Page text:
The stock markets have been very volatile and have yo-yoed between “risk off” and “risk on” modes. As the hopes of a steady recovery from the financial crisis have evaporated, the markets have become increasingly nervous. One measure of that nervousness is the record low yield on US government treasuries. Another one is the sharp rise in the price of gold. Yet, at the same time, there is no dearth of global liquidity and whenever there’s a glimmer of optimism, money flows back into stocks, leading to a temporary rally before the nerves return and profits are swiftly booked. The Indian market, too, has been affected by the volatility, although investors have consoled themselves that in the long term it will do well.
But how long is the long term? It’s true that the Indian market is attractive now not only in terms of valuation, but also because of the country’s high growth rate. At the same time, global growth has slowed and the trust that investors had in the ability of central banks and governments in the West to pull their economies out of the morass in which they have fallen has been severely eroded. Monetary policy is being viewed as ineffective, while limits of fiscal expansion, too, appear to have been reached. Nobody is certain how the crisis in Europe will play out. There are valid reasons for investors to feel jittery.
Andrew Haldane, executive director at the Bank of England, has said that apart from fundamental economic factors, there’s also a psychological dimension to the fear in the markets. He points out that investors who had lived through the Great Depression bore the scars of that experience for a very long time, making them risk-averse. He says that since memories of the financial disaster—the subprime mortgage crisis and the Lehman collapse—are still fresh, that has led to an overestimation of the probability of a repeat disaster. Risk, in the current environment, is therefore, overpriced.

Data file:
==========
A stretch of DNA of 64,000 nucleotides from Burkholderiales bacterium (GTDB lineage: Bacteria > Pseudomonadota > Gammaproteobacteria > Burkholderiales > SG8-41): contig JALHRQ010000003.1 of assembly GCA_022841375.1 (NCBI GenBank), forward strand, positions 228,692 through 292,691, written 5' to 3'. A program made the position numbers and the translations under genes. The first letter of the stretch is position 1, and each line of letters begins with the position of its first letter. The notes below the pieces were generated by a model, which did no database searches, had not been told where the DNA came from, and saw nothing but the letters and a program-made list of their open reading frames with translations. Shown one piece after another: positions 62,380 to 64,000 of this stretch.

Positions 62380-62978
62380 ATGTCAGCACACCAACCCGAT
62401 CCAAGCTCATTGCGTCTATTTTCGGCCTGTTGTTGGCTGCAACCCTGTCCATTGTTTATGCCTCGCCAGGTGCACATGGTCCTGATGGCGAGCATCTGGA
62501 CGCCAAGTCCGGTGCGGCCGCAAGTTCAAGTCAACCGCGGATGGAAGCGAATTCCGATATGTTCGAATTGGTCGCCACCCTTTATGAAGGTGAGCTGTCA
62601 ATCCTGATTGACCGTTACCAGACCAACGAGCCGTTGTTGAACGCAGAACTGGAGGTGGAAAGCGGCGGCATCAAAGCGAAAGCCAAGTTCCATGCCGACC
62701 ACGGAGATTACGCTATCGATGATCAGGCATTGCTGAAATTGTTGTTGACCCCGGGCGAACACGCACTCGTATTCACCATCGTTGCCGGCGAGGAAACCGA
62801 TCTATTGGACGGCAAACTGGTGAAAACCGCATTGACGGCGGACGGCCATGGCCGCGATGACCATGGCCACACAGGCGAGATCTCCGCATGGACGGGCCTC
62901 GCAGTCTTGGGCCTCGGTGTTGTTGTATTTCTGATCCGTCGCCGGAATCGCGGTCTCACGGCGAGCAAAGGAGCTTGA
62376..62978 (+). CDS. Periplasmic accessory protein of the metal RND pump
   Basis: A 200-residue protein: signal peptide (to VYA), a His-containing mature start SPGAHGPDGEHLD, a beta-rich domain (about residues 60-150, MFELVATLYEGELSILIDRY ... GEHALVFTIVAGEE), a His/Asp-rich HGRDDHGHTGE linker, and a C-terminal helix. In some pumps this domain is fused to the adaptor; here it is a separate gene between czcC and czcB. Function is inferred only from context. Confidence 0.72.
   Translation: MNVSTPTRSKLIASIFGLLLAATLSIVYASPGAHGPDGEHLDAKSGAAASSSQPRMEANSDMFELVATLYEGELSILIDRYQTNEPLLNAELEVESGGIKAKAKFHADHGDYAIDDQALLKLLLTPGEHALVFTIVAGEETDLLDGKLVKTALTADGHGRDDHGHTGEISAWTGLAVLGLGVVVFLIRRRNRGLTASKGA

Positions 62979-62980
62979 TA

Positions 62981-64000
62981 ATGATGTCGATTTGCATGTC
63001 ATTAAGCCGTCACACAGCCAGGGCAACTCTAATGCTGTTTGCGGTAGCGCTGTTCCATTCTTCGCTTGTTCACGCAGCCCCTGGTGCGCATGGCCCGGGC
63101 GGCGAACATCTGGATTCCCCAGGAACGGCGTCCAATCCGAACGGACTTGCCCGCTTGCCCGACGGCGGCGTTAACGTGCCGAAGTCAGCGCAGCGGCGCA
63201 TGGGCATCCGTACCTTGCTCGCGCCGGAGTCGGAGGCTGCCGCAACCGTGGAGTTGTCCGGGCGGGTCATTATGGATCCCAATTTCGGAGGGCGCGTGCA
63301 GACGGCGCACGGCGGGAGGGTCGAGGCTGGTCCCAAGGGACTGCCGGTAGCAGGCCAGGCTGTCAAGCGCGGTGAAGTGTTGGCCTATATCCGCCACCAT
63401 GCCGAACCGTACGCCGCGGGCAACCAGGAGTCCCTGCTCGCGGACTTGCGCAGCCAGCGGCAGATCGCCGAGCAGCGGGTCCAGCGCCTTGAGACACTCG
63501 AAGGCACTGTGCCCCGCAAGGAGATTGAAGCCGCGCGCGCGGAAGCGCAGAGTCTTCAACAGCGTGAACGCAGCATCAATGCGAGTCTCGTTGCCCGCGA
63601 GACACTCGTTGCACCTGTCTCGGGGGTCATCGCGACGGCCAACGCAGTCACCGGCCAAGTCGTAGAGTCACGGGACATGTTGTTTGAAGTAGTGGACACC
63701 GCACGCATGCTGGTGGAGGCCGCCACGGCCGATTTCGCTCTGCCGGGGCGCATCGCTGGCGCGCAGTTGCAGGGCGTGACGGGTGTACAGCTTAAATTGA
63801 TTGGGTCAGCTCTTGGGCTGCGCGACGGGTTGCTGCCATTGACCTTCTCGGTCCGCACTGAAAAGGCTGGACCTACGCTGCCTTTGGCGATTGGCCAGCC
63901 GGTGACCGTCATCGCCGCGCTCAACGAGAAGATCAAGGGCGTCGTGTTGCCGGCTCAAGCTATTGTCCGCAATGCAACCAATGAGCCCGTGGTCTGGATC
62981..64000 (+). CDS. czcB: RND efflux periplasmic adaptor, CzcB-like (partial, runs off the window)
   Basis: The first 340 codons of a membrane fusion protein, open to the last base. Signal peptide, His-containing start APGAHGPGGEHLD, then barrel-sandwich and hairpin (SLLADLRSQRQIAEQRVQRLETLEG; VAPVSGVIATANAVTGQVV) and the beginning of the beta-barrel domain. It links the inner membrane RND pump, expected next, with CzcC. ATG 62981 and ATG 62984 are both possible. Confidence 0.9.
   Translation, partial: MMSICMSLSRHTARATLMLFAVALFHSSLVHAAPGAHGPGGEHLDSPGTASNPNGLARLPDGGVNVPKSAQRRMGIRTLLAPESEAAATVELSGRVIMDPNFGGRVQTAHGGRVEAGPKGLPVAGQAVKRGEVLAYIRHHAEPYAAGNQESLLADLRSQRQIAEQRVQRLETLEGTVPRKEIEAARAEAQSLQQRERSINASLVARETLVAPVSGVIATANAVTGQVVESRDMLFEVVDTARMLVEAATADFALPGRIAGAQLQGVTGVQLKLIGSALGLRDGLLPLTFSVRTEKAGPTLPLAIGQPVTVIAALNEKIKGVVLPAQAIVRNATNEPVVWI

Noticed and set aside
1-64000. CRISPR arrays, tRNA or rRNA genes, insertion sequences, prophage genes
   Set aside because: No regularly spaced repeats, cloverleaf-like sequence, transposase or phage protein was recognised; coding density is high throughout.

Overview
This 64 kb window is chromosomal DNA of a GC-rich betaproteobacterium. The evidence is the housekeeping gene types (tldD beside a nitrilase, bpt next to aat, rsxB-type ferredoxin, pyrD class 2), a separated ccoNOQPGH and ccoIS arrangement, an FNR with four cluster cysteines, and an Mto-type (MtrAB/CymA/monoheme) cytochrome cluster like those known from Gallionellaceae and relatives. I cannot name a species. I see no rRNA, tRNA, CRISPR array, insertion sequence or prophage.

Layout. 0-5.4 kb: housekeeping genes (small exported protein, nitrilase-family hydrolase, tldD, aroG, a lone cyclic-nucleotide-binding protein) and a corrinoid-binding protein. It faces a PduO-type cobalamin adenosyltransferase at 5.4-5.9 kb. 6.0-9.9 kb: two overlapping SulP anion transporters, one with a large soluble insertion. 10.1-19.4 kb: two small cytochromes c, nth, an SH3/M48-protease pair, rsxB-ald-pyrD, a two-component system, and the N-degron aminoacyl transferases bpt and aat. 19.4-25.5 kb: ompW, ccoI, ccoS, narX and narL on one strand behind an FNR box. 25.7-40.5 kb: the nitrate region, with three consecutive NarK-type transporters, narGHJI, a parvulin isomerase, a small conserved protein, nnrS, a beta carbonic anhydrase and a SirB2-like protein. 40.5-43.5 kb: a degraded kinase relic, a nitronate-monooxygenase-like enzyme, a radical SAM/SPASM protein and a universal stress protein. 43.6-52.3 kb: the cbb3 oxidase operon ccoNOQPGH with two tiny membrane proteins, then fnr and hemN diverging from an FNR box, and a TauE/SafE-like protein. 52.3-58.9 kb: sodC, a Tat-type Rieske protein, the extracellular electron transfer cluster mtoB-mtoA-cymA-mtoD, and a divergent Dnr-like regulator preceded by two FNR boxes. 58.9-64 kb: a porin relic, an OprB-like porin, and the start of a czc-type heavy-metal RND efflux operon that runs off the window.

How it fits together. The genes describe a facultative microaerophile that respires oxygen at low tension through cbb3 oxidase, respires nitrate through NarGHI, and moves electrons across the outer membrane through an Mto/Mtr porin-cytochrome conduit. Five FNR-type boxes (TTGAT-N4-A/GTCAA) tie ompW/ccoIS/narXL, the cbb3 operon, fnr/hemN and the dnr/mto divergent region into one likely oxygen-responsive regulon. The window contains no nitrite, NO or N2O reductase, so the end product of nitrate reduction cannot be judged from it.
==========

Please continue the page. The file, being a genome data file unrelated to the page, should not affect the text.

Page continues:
Haldane’s thesis finds an echo in the International Monetary Fund’s latest Global Financial Stability Report. The report says that investors have become far more risk-conscious after the crisis. They have become much more discriminating in their attitude to sovereign risk, especially in the euro area.
But while it is true that there’s a psychological dimension to the current bout of risk aversion, the fact remains that the fears, while they may be exaggerated, are based on economic reality. The time for talking has passed and investors want to see concrete action by governments before they gain confidence in the markets once again.
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